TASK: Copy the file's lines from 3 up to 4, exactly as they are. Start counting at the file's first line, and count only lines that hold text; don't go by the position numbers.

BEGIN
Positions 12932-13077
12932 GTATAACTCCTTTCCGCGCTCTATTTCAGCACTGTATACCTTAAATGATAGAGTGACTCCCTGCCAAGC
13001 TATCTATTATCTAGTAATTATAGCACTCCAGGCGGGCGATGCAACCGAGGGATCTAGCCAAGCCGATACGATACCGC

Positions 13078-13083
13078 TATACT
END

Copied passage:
13001 TATCTATTATCTAGTAATTATAGCACTCCAGGCGGGCGATGCAACCGAGGGATCTAGCCAAGCCGATACGATACCGC

Positions 13078-13083